Scena Theatre's unfortunate staging of Franz Kafka's "The Trial" commences with an unnerving image: an empty wooden chair starkly illuminated by bare bulbs that emphasize the prisonlike bleakness of Warehouse Theatre's brick walls. All well and good, you think: The scene has a desolate quality that seems right for Kafka and particularly for "The Trial," with its nightmarish vision of a heartless, logic-free justice system.

Unfortunately the chilling ambiance pretty much dissipates once the cast stalks onstage and assumes its positions, with Joseph K (Christopher Henley) in the center and the ensemble stationed in an arc of surrounding chairs. As K's hideous adventure swings into motion, the actors participate ostentatiously in the evocation of the environment. They make odd noises to create the soundscape of a city and they flail away with their fingers at imaginary typewriters to suggest the bank where K works. They stand on their chairs, grimacing, in contorted frozen postures to imitate the gargoyles of a cathedral. They whisper the word "guilt" -- just in case you hadn't gotten the story's general drift.

The goal is presumably to set a tone of paranoid wonder, emphasizing K's confinement in a disorienting dystopia while supplying a bit of that good old bare-bones-theater magic. But the ensemble's actions are so heavy-handed and intrusive that they have the opposite effect -- they diminish the mood of alienation and eeriness by making K's surroundings seem humanized. The group theatrics infuse scenes with unnecessary melodrama and even goofiness. It's hard to succumb to a totalitarian vision when you're looking at a ring of actors fidgeting with imaginary bank notes as if they were caught up in an enthusiastic game of Monopoly.

Part of the reason Kafka's works are so terrifying is that their absurdity unfolds with a certain pragmatic banality -- the villains tend to be bureaucrats who quibble over procedures and paperwork. The distracting histrionics undermine that crucial tone of creepy pedestrianism. Steven Berkoff's adaptation has a long track record, having premiered more than three decades ago, but the approach does not function well in director Robert McNamara's staging.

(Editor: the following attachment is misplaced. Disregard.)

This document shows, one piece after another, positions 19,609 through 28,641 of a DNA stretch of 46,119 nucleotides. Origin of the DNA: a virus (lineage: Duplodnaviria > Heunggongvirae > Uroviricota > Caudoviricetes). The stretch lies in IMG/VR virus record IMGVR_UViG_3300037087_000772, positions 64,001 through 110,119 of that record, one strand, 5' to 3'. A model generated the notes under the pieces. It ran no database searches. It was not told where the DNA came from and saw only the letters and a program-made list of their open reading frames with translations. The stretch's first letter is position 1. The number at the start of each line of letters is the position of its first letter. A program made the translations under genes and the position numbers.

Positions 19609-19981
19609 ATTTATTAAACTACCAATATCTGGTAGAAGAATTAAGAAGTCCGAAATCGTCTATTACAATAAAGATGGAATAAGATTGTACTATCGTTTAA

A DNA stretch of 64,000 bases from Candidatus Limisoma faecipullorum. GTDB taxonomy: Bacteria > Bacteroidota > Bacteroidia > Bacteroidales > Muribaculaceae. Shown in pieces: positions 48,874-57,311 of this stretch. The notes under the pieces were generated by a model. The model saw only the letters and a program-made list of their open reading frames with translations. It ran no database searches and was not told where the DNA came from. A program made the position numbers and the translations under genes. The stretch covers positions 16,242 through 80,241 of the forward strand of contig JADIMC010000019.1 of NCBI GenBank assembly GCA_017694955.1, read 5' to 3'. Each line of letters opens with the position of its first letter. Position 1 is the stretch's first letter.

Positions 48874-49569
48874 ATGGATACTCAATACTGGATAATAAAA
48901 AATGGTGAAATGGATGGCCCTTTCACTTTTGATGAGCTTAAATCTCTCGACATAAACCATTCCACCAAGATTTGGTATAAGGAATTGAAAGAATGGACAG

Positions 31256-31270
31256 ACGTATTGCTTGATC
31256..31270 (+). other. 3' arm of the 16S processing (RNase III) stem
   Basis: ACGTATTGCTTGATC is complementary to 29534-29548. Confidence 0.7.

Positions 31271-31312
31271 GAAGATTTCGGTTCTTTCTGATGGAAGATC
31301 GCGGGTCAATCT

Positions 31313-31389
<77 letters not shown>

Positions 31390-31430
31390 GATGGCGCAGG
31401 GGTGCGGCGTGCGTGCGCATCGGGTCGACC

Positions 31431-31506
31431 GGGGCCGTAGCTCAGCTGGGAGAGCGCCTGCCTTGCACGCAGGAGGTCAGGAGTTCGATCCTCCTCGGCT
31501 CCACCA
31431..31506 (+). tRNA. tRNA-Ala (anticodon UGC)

None of the Scena performers manages to transcend the heavy-handed dramaturgy, although some of the acting is adequate. Henley makes a reasonably convincing K -- his reactions a mix of irritability, skepticism and panic; his long, lean, slightly hunched silhouette looking appropriately vulnerable. John Tweel gives an enjoyably devilish twist to the character of the Inspector, and Jim Zidar lends gravity to the figure of Huld the lawyer.

But the highlight of the Scena production is Alisa Mandel's terrific costume design, which sticks to black, white and gray, relieved here and there by the odd red accessory. The unified palette gives the production the classy look of a black-and-white movie without seeming too far-fetched for characters who work as legal underlings and hangers-on. The vests and pinstripe pants for the men harmonize particularly well with the Magritte-type bowler hats worn by the two thuggish guards (Terrence Heffernan and Christopher Moss).

Marianne Meadows's lurid lighting, on the other hand, strikes the same note of counterproductive sensationalism as all of the ensemble's shtick. It's an immense relief when the cast filters offstage and we're left looking at that empty central chair. By comparison with what has come before, the image is positively Kafkaesque.

The Trial, adapted from the Franz Kafka novel by Steven Berkoff. Directed by Robert McNamara. Set design, Kimberley E. Cruce; sound design, David Crandall. Approximately 2 hours 20 minutes. At the Warehouse Theatre, 1021 Seventh St. NW. Call 703-684-7990 or visit www.scenatheatre.org.

Terrence Heffernan and Christopher Moss terrorize Christopher Henley in "The Trial."